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Selacius

[.net] Map Editor + C#

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I'm making a map editor using C# for my online RPG game. Basically I have two loops which run through the x and y coordinates and get the values for each x,y coordinate. Some of the x,y coordinates in the various tables are empty because they relate to the base tiles for the map. For example, a world map would have a base tile of grass. Therefore in any world map table any tile which would have grass is empty. My first problem is I am trying to figure out is how to check in C# whether the row is present or empty. I'm using this as my mysql query:
OdbcComm = new System.Data.Odbc.OdbcCommand("SELECT * FROM "+maptable.SelectedItem.ToString()+" WHERE xvalue='"+y+"' AND yvalue='"+x+"';", OdbcCon);
OdbcDRm = OdbcComm.ExecuteReader();
Then I have
while (OdbcDRm.Read()) { 
CODE HERE}
The second problem is, if an image tile isn't found (does not exist), I keep getting an error. I want to somehow make it so that if the tile does not exist at the current moment, that the image would be replaced with the default image does not exist image. I'm using this to get the image:
Image tile = Image.FromFile(tileimg+".bmp");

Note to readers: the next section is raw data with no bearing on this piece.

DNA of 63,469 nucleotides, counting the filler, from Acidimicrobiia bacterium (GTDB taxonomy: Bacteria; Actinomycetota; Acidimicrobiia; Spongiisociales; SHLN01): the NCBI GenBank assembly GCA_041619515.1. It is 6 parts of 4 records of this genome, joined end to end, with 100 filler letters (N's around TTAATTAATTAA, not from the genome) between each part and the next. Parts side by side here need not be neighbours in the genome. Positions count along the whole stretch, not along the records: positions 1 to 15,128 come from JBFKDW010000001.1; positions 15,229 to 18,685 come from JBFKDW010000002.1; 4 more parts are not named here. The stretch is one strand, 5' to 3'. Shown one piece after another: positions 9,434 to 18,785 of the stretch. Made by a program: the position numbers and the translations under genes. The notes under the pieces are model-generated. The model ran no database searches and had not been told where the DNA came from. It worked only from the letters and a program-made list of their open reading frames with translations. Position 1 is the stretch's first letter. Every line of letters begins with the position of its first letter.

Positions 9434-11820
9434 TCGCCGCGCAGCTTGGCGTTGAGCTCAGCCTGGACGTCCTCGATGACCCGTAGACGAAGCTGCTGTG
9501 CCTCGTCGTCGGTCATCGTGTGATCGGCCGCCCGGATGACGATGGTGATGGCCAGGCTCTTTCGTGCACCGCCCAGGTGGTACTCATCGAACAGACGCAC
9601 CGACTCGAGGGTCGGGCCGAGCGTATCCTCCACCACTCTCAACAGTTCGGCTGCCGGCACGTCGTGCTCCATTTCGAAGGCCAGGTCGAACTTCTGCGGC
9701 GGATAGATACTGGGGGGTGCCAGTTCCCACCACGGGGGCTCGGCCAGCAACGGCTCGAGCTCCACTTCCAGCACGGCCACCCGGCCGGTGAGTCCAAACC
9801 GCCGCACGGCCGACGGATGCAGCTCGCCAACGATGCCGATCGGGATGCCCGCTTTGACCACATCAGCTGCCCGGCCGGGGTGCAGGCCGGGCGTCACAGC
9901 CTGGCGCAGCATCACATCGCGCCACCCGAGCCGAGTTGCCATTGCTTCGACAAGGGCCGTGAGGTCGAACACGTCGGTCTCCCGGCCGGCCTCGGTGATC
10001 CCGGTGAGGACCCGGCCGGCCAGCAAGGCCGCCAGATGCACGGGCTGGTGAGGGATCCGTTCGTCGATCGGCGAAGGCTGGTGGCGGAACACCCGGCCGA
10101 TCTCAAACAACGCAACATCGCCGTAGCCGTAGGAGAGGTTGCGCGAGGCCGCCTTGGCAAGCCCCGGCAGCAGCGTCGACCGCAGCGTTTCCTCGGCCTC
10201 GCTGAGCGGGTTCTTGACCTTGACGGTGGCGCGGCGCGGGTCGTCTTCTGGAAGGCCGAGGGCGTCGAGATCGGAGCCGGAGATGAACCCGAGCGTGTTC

The third problem I am forseeing is I figure out a way to make each tile clickable, so that I can click the tile and it sends some data to a form element (input boxes, etc).

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First, I wouldn't use a database to store level data. I would use either a binary or text (possibly XML) file.

Second, trap for a FileNotFoundException when you load the bitmap and if it's thrown, load that tile with the one you want to use.

Third, how are you drawing the level? If it's on a control or form, you can use the MouseDown event which gives you the coords that were clicked on the object.

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There's nothing wrong with using a database to store development data. It can actually work quite well, especially in large teams. You can use standard queries to get reports on the state of the assets. You'd want to be able to convert the data to a binary format for release game code, but that is easy to do.

I've recently been looking into connecting a C# program to a database and found the mySQL system to works well. There's a handy .NET library that connects to server and converts the database objects into .NET DataSets which are easy to work with.

From the SQL statement you've got, your database design could be improved. Instead of having one table per map, treat a map as a row in map collection table and each tile is in a tiles table with a link to its owning map, so you'd get a SQL statement like:

SELECT tiles.* FROM maps INNER JOIN tiles ON maps.id=tiles.id WHERE map_name=<the map name> AND tiles.x=<x> AND tiles.y=<y>;

or something like that. Omitting the 'tiles.x=<x>' gets you all the tiles in a given row.

You can also use the MIN and MAX to get the extents of a map.

As for your second problem, Try 'bool System.IO.File.Exists (filename)' before calling Image.FromFile. Additionally, use a try-catch block to catch any problems loading the image file.

Skizz

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Original post by Skizz